Referring to FIG. 4, the first and second silicon layers 16 and 26 are then etched to form a conductive structure which contacts the exposed portion of the substrate 10 through the conductive etch stop layer 24. Lightly doped source/drain (LDD) regions 32 are formed in substrate 10. Oxide sidewall spacers 34 are then formed on the sidewalls of the first and second silicon layers 16 and 26. A heavily doped source/drain region 36 is then formed by methods known in the art. As will be shown by the plan view in FIG. 5, the first and second silicon layers 16 and 26 form a resistor 38 and a gate 40. Active layer 22 and the doped source/drain region 36 connect outside the plan of the drawing as will be shown in FIG. 5. Section line A--A is the line along which the cross-sections of FIGS. 1-4 are taken.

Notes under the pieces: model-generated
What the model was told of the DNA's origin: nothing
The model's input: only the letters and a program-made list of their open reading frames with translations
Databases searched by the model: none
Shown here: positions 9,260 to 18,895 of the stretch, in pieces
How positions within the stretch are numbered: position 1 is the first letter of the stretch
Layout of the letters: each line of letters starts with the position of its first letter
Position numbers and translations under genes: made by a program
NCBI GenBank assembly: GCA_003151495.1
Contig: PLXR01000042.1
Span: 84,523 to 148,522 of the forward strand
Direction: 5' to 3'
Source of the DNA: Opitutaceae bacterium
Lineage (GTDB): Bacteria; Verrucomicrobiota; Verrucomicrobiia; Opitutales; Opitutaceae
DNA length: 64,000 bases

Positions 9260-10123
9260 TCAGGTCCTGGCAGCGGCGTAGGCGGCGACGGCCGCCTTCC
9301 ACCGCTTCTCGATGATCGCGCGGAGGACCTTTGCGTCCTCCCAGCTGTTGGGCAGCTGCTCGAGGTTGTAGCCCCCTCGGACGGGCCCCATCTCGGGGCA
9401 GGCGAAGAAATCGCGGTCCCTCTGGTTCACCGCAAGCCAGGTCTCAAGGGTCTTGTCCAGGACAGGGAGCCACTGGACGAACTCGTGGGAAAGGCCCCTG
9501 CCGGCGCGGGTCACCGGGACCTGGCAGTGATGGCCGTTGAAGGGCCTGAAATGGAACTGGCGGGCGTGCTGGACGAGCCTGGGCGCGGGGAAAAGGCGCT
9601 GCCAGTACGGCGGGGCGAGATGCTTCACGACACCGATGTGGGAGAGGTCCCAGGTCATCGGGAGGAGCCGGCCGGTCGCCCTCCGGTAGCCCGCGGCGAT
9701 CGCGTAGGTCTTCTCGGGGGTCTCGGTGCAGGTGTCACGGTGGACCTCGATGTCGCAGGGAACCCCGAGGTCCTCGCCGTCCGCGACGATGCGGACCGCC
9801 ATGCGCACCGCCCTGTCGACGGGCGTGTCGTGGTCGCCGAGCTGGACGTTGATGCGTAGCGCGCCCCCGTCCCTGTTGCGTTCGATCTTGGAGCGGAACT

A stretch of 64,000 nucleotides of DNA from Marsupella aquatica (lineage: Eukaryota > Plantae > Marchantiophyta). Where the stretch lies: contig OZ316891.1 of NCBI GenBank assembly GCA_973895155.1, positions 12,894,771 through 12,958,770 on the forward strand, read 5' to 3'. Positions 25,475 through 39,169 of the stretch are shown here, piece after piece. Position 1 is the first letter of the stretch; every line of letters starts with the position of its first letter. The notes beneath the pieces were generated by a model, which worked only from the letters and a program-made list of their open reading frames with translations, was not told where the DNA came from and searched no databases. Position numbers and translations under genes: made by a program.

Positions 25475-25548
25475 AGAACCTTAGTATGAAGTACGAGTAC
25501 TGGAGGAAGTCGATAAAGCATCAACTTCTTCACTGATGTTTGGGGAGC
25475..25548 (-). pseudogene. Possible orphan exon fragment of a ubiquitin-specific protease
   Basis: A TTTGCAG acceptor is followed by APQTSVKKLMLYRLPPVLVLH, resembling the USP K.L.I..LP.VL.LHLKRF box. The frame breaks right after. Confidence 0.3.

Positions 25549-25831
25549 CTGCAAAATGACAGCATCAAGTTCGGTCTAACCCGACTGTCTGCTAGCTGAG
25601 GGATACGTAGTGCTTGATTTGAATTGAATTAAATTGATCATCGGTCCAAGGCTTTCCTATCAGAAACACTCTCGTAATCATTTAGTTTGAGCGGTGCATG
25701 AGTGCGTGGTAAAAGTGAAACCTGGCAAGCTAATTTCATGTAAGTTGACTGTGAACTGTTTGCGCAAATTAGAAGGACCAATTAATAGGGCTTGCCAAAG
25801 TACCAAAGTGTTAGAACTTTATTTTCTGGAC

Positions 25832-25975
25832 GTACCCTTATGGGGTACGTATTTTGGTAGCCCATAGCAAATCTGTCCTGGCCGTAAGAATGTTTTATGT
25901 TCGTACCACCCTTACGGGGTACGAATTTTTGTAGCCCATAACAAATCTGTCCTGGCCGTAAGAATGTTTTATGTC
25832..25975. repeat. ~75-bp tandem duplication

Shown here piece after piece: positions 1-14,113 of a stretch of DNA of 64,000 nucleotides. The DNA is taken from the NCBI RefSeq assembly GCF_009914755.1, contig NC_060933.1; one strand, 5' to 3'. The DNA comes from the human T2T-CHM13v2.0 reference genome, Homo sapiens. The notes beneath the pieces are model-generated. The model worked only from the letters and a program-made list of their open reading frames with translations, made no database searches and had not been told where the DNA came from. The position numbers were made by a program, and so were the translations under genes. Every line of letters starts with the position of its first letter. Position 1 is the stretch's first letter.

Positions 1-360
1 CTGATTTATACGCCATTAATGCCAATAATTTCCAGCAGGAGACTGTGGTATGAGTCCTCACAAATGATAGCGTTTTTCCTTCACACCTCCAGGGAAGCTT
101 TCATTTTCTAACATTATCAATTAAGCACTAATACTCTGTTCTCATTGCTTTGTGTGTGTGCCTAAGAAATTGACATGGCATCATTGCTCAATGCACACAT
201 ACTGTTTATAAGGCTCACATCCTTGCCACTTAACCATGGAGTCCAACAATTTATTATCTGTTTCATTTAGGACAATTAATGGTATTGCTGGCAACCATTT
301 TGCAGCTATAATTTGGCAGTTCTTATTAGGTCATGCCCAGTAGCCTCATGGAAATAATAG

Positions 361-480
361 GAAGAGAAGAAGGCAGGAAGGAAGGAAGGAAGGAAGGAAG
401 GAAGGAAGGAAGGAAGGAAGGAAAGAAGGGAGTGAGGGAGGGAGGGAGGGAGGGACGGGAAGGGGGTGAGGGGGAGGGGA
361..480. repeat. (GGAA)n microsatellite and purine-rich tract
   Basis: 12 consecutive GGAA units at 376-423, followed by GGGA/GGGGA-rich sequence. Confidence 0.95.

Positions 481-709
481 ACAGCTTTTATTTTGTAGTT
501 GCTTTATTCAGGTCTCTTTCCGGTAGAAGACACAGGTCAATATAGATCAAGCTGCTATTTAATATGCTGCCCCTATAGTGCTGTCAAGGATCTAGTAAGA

Referring to FIG. 5, the oxide layer 14 covers the substrate 10 not covered by the field oxide 12 except for the portion exposed in the opening 20. In the top plan view of FIG. 5, the oxide layer 14 is a rectangle with a window inside, surrounded by the field oxide 12. The oxide layer 14 can be viewed outside the resistor 38 and the gate 40, but underlies also those portions of the resistor 38 and the gate 40 within the rectangle, but not within the opening 20. The oxide sidewall spacers 34 surround the resistor 38 and the gate 40. The conductive etch stop layer 24 is shown through the opening 20 and is continuous under resistor 38. The etch stop layer 24 overlies the doped active layer 22 (shown in FIG. 4 and in FIG. 6) which connects the doped source/drain region 36 in the portions of the opening 20 not covered by the resistor 38. Actually, the doped source/drain region 36 underlies the oxide layer 14 on opposite sides of the gate electrode 40 except for that portion lying underneath the resistor 38. The region 36 underlies also the portions of the opening 20 not covered by the resistor 38. In FIG. 4 the doped source/drain region 36 is not shown in the right hand portion of the drawing because the cross-section is through the middle of resistor 38. In fact, section line A--A is the line along which the cross sections of FIGS. 1-4 are taken.